History Of Hot-Rolled Steel

by Sachin

Cold-rolled and hot-rolled steel are two traditional types of metal products that are produced on rolling mills. Nowadays, these types of steel are in widespread use throughout the world. 

Rolled steel as a branch of metallurgy has gone through many twists and turns over all the years of its development. Before the manufacturers mastered the production of cold-rolled and hot-rolled steel, their activities were accompanied not only by brilliant ideas but also by rueful failures.

The Emergence Of Rolling Mills

Regardless of the primitive technologies of the past, rolling mills appeared in South Asia and the Mideast in 600 BC.

It is considered that the European version of the rolling mill was created by the great artist, scientist, and inventor Leonardo da Vinci. He described the ideas for its manufacture in his notes of 1500-1502. The rolling mill mechanism was successfully reproduced according to the drawings of Leonardo after his death. As it turned out, such a rolling mill completed its task entirely: the rotating cylinders compressed and planarized the metal plates. Actually, the basic principle of this mechanism is used for metal processing even in modern metallurgy.

The earliest so-called cutting rolling mills appeared at the end of the 16th century. These machines were used to make rods and iron plates.

The Beginning Of Hot-Rolled Steel Usage

A significant contribution to modern metallurgy was made by the amazing efforts of a British industrialist Henry Cort. He received a patent for the usage of grooved rolls in 1783. Cort was the first metallurgist who was able to combine all the best production practices of that time. In addition, Henry Cort is called the “father of rolled goods,” who had a great influence on the metallurgical industry not only in the UK but throughout the world.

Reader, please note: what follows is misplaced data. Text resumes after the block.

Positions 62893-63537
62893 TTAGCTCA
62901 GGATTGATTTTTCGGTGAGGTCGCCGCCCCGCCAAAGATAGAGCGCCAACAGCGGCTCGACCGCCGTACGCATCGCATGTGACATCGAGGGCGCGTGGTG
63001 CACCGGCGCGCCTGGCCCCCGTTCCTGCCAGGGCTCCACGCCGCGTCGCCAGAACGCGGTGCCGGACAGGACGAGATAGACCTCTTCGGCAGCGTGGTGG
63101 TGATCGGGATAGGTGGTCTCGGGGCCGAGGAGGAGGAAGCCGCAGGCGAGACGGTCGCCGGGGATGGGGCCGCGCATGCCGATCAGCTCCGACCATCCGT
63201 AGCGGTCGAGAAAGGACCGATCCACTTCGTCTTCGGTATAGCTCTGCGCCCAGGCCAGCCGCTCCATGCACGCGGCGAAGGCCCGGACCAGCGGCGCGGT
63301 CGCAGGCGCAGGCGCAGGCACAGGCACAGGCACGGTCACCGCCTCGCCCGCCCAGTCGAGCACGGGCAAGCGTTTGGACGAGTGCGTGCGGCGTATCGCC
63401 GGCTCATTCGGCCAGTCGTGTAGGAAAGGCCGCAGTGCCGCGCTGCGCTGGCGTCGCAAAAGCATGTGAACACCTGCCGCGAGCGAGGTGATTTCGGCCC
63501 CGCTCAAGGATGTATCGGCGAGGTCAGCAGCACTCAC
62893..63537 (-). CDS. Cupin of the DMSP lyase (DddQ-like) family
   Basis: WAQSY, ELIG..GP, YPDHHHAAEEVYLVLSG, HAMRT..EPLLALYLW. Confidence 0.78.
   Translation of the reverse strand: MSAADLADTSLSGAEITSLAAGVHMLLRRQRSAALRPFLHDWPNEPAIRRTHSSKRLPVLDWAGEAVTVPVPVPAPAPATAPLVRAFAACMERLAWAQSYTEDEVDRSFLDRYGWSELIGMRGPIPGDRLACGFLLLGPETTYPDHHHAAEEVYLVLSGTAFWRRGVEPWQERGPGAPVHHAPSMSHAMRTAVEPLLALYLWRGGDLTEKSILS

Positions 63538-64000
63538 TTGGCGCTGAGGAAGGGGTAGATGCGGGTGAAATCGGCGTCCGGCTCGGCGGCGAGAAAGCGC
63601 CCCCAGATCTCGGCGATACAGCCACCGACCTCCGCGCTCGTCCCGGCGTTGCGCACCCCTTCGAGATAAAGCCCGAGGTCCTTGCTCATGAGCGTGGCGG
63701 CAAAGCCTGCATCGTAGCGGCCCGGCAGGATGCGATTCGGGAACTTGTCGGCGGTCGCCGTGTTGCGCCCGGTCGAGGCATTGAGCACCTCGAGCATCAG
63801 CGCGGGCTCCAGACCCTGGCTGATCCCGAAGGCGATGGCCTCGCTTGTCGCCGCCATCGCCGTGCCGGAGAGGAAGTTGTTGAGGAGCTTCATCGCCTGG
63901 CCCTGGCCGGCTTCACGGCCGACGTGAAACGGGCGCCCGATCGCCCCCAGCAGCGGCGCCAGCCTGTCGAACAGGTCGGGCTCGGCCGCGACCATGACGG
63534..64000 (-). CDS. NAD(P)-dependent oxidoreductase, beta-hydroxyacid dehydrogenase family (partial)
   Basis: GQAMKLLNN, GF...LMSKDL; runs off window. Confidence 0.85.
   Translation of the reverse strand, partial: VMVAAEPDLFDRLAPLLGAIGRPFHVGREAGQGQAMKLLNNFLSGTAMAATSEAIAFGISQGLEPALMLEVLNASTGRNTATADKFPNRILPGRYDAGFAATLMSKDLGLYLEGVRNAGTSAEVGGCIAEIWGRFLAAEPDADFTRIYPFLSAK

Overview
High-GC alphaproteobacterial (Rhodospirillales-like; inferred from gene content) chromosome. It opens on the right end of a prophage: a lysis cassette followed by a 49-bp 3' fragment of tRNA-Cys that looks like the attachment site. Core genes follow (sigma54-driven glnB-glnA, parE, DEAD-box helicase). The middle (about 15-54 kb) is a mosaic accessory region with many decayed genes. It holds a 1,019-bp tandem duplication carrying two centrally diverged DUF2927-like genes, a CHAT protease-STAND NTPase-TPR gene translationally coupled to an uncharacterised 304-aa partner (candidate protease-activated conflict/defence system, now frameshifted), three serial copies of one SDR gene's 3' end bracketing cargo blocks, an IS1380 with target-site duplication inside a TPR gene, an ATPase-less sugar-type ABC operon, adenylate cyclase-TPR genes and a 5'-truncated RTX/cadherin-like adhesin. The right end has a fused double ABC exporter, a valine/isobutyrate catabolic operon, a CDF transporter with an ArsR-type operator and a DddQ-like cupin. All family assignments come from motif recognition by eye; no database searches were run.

In 1820, Jon Birkinshaw began using rolling mills to make 15-18 feet long rail tracks. Prior to this, they used pig-iron rails to develop railway systems. However, such rails broke easily and created inequalities, and therefore, the pig-iron rails were not the best technological solution. But Birkinshaw’s rails provoked interest in George Stevenson, who is called the “father of the railways.” Thus, a new era in the railway industry began.  

Along with the increase in the size of metal products, the sizes of rolling mills grew rapidly too. At the “Great Exhibition of the Works of Industry of All Nations” in London in 1851, the Consett Iron Company introduced the steel sheets at the size of 20 feet long and 3.5 feet wide.

Hot-Rolled Steel Production Today

What is hot-rolled steel? What is its difference from cold-rolled steel? Why is hot-rolled coil so popular these days? Let’s figure it out.

The technologies for the production of hot-rolled and cold-rolled steel sheets are similar. A whole steel plate is processed on a rolling mill where it alternately passes through several pairs of rotating rolls, which gradually flatten the steel plate.

The key difference between hot and cold rolling is the temperature of the material itself. For the manufacture of hot-rolled steel, a steel sheet is heated to very high temperatures – more than 900°C. Cold-rolled steel does not heat up during processing. The physical and chemical characteristics and strength of the finished product depend on the manufacturing technology. Hot rolling is considered a simpler and cheaper method of metal production. Due to the strong heating, the steel becomes ductile and easy to mold. The thickness of the steel sheet may vary from 0.4 to 160 mm.

First of all, hot-rolled sheets are used in building and construction works, in flooring of buildings, in the manufacture of supporting profiles, as elements of bridge compartments, as well as for the manufacture of pipes of medium and large diameters. In addition, hot-rolled steel is widely used in the automotive industry (car clutch discs, truck frames, wheel discs, and wheels). Moreover, this steel product is the basis for the production of railway cars, agricultural equipment, fencing, etc. Also, hot-rolled steel is used for manufacturing different mass-market products (racks, doors, heaters, etc.).

This year, METINVEST Company plans on producing 2.5 million tons of hot-rolled products at the modernized rolling mills. Thus, the production of hot-rolled steel will double in comparison with 2019. METINVEST expects that the upgraded facilities will be able to meet the demand for hot-rolled steel coils both in Ukraine and abroad. Nowadays, hot-rolled steel is literally creating the world around us.

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